As part of our Parliamentary Responses to Crisis series, this is the third and last part of our articles about perspectives from each of the UK’s devolved Parliaments, in Northern Ireland, Wales, and Scotland.
The importance of research provision in virtual/hybrid parliaments
Accurate, independent and impartial research is vital to the effective functioning of any parliament. During national, or in the case of the COVID-19 pandemic, global crises, access to such research is even more crucial. When parliamentarians are required to make quick decisions which affect citizens’ fundamental freedoms, such as the right of free movement and the right to work, it is of the utmost importance that they have the most up to date intelligence possible.
During the present crisis, Members of the Scottish Parliament and parliamentary staff were as restricted as any other citizen by the sudden closedown of much of society. Initially, they were unable to travel to work or meet to carry out their democratic functions. They relied entirely on parliamentary staff to set up and provide digital systems to enable them to meet and debate government policy, plans and legislation remotely. Even then, changes to the Parliament’s standing orders were often necessary to allow virtual meetings and remote voting to take place.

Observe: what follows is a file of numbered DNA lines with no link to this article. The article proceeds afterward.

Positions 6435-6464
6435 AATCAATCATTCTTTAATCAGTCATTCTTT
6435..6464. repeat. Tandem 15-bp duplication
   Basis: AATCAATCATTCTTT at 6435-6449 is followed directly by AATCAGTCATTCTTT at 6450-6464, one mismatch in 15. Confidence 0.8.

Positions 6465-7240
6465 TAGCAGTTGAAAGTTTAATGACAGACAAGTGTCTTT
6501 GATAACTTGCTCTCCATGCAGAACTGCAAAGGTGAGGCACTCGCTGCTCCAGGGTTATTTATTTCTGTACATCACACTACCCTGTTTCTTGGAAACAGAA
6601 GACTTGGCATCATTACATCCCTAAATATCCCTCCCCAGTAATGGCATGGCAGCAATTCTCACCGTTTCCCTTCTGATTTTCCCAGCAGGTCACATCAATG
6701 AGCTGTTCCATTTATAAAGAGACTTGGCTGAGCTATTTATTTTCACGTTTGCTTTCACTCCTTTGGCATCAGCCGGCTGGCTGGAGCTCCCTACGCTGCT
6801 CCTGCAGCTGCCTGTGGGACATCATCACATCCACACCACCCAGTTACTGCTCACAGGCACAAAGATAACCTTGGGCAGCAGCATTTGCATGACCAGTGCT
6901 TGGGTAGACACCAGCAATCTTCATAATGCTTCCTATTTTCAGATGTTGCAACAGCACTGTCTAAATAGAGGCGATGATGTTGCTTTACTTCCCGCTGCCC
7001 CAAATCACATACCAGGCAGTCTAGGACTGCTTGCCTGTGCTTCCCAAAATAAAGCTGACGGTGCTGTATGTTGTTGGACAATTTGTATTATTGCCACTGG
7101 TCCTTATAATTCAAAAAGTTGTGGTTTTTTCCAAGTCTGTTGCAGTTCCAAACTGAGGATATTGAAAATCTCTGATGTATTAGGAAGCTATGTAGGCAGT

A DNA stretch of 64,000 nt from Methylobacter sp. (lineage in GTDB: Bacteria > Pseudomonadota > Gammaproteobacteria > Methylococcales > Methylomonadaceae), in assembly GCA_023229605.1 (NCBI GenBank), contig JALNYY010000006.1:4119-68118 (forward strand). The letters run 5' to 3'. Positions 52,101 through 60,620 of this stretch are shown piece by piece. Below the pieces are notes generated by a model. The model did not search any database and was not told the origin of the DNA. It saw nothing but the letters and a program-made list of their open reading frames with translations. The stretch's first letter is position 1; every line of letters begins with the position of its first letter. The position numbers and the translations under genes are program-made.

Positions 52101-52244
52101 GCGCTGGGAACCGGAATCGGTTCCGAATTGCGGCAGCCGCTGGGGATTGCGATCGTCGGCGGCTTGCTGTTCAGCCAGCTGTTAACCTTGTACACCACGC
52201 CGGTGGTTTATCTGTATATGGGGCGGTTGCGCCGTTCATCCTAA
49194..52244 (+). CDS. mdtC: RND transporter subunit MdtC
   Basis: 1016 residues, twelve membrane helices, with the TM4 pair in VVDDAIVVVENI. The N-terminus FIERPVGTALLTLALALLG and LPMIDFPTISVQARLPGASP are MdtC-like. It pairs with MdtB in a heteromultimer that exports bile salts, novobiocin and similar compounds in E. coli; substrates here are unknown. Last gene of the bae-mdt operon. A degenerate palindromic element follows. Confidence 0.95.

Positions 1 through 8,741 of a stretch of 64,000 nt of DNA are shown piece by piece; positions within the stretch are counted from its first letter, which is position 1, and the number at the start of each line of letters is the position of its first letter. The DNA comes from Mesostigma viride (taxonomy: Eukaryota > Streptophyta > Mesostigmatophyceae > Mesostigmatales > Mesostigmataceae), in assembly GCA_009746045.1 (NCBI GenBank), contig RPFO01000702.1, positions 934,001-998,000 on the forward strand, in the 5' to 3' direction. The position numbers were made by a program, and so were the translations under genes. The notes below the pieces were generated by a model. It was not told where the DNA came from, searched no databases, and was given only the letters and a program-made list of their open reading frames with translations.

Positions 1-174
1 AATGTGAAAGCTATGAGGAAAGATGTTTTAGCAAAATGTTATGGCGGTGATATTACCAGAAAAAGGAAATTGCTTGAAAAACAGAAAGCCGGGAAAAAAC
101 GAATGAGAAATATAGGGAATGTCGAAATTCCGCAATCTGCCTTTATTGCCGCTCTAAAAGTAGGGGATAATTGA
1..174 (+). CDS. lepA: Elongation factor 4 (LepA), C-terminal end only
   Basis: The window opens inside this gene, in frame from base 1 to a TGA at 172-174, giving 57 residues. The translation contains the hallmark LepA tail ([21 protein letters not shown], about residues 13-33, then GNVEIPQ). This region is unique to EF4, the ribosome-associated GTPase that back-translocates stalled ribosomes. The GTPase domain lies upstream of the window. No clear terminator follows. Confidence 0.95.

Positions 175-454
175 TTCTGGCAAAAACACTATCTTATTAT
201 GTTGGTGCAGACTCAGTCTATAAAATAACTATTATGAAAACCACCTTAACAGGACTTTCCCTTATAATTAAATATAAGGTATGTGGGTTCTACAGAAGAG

In Scotland, as in many countries, most of this was achieved in a remarkably short time. Within days, staff had adapted procedures to enable much parliamentary business to go ahead, including new processes for lodging parliamentary questions and for enabling committees to meet virtually. Within a couple of weeks virtual and hybrid plenary meetings were also taking place.
Over this period, Members were even more reliant on the research and information provided by the Scottish Parliament Information Centre (SPICe) to effectively scrutinise government policy and actions and to make informed decisions on various pieces of emergency or accelerated government legislation.
Fortunately, our Business Information Team had already provided most parliament staff, including all members of SPICe, with laptops with full remote access to all parliamentary systems. So, from the beginning of lockdown we were in a position to deliver virtually a full research, information and enquiry service to Members and their staff.
While access to the necessary IT equipment and sources was a prequisite for providing a full research and information service during this period, it would not have been possible without SPICe staff adapting quickly to the new communications technology while, at the same time, balancing home and caring responsibilities, often in a less than optimal working environment.
The fact that the level of enquiries from Members has barely reduced during this period and that SPICe staff have been able to produce briefings on every Bill, as well as publishing blogs on many aspects of the COVID-19 pandemic while supporting every committee meeting, is testament to both the resilience of SPICe staff and to the reliance Members place on the impartial research and information we provide.